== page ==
Interesting to see the use of HTML serialization instead of the usual XHTML stuff.
I've been going the HTML 4 (and now HTML5 with HTML serialization)route because I don't send pages as application/xml or whatever it should be. But it often means dicking with this or that tool or framework that bought into the previous future-proof technology, XHTML.
Just a note: the MIME type does not NEED to be application/xml. There is a big difference here: text/html will tell the browser "Hey, try to render this page. If something doesn't work do your best." 99% of web pages out there do this. application/xml tells the browser "Treat this as XML. If it's not valid, throw an error and quit." Naturally, most people are shying away from this option since one little mistake can make your entire website unusable.
Agreed. However, if you are not sure that every single bit of code in your application produces valid HTML then you are much safer with the text/html MIME type. As for the SGML vs XHTML debate, I'd rather not get into that since the whole thing got a bit religious at this point.
Basically, the spec says, for example, that HTML5 has an 'html' element, and it may contain a 'head' and a 'body' element. (I'm winging it here.) And the 'head' element may optionally contain one or more 'meta' elements with attributes ... whatever.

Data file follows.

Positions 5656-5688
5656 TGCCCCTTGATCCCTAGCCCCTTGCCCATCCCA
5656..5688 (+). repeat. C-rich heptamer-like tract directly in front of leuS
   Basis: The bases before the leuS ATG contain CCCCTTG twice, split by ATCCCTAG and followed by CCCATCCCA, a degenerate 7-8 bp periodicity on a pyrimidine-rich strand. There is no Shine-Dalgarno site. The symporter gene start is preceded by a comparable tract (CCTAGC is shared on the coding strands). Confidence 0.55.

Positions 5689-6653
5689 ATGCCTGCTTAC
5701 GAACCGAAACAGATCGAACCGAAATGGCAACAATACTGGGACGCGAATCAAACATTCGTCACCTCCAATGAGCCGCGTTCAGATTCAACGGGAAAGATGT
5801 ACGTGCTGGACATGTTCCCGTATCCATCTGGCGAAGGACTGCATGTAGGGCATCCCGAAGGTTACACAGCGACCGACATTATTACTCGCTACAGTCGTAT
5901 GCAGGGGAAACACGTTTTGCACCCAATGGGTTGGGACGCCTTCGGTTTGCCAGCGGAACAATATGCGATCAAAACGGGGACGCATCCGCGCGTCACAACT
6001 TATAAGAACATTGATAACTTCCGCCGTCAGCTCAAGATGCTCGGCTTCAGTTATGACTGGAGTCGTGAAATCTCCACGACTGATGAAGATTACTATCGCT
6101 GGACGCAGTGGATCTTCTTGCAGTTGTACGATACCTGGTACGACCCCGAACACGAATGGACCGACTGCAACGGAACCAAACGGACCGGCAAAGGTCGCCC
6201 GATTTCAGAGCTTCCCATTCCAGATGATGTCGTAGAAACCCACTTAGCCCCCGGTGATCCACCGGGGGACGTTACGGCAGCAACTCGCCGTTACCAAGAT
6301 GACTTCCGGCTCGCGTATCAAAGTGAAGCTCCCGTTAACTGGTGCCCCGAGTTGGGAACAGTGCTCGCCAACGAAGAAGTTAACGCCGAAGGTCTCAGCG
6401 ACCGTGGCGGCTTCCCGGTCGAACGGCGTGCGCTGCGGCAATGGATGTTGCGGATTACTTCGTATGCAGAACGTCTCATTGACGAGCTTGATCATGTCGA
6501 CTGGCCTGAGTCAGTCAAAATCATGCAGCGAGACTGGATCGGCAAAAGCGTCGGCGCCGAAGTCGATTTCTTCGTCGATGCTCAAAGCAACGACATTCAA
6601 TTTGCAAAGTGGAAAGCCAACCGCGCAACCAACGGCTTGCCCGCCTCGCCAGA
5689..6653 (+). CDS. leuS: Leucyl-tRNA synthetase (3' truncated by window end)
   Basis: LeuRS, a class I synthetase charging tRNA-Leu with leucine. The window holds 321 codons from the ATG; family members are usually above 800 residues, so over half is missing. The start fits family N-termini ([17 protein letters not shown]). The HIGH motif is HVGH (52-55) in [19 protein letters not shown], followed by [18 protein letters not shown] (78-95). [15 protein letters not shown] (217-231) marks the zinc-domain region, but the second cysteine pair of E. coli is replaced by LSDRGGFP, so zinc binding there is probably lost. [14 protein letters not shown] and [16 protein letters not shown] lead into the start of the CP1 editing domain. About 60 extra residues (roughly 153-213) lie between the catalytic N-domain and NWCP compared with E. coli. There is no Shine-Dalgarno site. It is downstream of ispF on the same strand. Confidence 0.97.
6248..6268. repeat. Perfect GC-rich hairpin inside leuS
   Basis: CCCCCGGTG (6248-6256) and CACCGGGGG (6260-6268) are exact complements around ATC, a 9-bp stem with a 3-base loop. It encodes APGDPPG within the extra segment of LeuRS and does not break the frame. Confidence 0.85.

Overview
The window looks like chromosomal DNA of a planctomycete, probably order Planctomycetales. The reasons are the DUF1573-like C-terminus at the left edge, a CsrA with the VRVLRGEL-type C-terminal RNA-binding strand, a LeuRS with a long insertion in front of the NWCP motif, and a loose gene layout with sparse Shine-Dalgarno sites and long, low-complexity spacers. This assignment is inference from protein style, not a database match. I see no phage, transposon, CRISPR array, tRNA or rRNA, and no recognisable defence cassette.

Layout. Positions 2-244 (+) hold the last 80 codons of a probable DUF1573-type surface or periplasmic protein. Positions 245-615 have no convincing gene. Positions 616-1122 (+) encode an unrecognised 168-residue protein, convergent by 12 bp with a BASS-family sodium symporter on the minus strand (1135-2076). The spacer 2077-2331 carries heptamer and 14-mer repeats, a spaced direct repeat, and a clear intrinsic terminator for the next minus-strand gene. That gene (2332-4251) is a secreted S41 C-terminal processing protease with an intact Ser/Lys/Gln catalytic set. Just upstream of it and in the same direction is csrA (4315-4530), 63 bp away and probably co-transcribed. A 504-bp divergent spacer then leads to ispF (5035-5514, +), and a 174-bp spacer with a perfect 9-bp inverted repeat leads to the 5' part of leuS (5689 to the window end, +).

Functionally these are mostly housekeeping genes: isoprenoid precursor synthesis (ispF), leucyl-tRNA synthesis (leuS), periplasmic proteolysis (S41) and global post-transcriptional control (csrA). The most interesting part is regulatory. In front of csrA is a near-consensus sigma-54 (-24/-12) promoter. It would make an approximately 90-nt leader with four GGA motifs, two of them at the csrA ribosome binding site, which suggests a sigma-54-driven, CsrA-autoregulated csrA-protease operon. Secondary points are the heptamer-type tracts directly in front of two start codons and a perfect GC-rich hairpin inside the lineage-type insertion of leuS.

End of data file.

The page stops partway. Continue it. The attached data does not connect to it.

So far so good; the spec defines the structural items. But it also says, look, you can manifest, or serialize, this using XML (i.e. XHTML) syntax, in which case you need to have true, proper XML (and that means, for example, that empty elements such as 'meta' or 'br' must be closed, typically using the ' />' stuff). Or you can use HTML syntax, in which case there are a set of empty elements ('meta', 'br', 'img', for example) that do not need an end tags or that ' />' thing.